Multiple Choice Strategies


  1. Cover the answers and read the question (quietly) out loud to your self.  Determine exactly what is being asked.  (This is where they try to trick you.) Understanding exactly what the question is asking is the single most important task in answering it.  It will take 10 extra seconds and may result in up to 10 extra test points.


  1. Uncover the answers and pay attention to which one “jumps” out at you, intuition is not a far off fantasy concept but your mind answering the question before your brain gets in the way.  If you know the answer, lets say 85-100% sure, go ahead and choose it.  If you have a gut feeling, or you’re clueless, keep on reading


  1. “”””””Document Based Questions “””””””””  (Multiple Choice or DBQers)


Š       Think of these questions as fishing trips.  After understanding what you’re being questioned about (the bait), go find it in the document (water).  Knowing that the answer is IN the “ quote” is powerful knowledge.  Do not choose an answer unless you can find it in the document.

  1. Keep this in mind.  Answers in many cases will include;


Š       A throw away answer that isn’t related to the topic.

Š       An answer that sounds good because it contains truthfulness, but it may be correct for another question.

Š       An answer that is related to the question but is incorrect.

Š       The correct answer.  Usually a thesis answer, broad and important.


  1. Process of elimination.  Never guess!  You can always increase your chances!


    1. Unless you’re absolutely sure, always avoid 100% answers.  Absolutes in history are rare, history isn’t mathematics.  There are a few exceptions (14th amendment. Elastic clause, etc.) But getting rid of answers with these nasty little buggers is a good idea.  Here are some 100% words;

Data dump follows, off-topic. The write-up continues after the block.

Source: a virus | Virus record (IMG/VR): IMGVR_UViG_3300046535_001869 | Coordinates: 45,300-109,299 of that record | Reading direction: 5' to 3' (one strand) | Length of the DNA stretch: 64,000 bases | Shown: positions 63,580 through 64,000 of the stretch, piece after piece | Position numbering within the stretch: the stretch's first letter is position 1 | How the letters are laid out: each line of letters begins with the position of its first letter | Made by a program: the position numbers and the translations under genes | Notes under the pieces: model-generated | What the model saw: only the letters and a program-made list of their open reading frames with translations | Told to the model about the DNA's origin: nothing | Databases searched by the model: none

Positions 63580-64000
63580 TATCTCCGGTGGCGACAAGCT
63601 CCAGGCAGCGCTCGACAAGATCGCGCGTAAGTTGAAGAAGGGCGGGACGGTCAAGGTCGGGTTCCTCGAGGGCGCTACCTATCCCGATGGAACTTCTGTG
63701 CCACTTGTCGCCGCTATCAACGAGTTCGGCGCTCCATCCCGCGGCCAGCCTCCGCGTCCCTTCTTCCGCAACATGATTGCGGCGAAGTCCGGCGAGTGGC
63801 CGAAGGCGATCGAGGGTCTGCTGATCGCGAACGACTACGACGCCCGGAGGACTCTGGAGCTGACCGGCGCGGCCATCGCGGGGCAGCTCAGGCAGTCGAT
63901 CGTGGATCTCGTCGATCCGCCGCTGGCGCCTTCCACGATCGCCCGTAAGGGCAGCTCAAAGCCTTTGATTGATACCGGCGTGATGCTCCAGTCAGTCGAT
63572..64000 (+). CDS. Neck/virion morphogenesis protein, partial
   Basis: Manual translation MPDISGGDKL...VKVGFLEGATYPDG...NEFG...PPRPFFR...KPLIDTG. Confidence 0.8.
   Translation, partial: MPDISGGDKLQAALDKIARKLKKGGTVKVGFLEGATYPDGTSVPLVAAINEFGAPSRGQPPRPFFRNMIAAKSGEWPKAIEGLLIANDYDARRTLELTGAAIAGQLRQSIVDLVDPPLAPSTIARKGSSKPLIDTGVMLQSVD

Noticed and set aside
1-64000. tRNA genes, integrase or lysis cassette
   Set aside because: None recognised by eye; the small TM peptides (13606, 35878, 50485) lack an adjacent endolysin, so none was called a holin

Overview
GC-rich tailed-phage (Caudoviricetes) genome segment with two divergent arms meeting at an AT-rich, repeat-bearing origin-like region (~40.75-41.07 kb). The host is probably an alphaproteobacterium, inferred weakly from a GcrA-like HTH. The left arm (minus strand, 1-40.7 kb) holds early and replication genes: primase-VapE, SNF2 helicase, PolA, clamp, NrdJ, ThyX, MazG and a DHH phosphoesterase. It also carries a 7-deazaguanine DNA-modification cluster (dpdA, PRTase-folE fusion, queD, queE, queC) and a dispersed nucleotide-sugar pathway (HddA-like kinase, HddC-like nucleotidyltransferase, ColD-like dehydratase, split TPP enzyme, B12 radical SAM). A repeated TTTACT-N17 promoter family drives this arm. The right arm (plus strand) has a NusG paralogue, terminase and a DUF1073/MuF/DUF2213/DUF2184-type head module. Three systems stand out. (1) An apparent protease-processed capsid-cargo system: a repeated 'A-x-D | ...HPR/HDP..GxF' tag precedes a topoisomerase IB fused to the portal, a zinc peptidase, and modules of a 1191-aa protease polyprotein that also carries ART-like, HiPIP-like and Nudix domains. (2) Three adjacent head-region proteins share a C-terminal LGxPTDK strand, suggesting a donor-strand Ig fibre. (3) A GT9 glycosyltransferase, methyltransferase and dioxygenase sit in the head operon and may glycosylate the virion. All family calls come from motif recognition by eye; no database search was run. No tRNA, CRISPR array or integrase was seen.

all   never    absolutely   always    none


    1. Get rid of the throw away answer, cross it out.


    1. Hopefully you have only 2 (maybe 3) answers left.  If there are 3 left, look for the two that are similar. Pick the one that is broad.  Remember the answers will be more of an umbrella of history rather than a raindrop.


    1. If you are unsure go with your first instinct.



5.  Chronology is important, remember the questions go in order (for the most part),

For example; don’t pick a containment answer before WWII (?’s Around mid 30’s)

No neutrality answers after WWII.


  1. If there is anything in the question you can use write it down or underline it.  You may use it in an essay later.


Thematic Advice


For a 1 or 2



For a 3


For a 4/5


9/11         War   (Iraq/Afghanistan)                                    WWII= Pearl Harbor

                 Civil Rights limited  (Patriot Act)                     WWII= Korematsu v US          
































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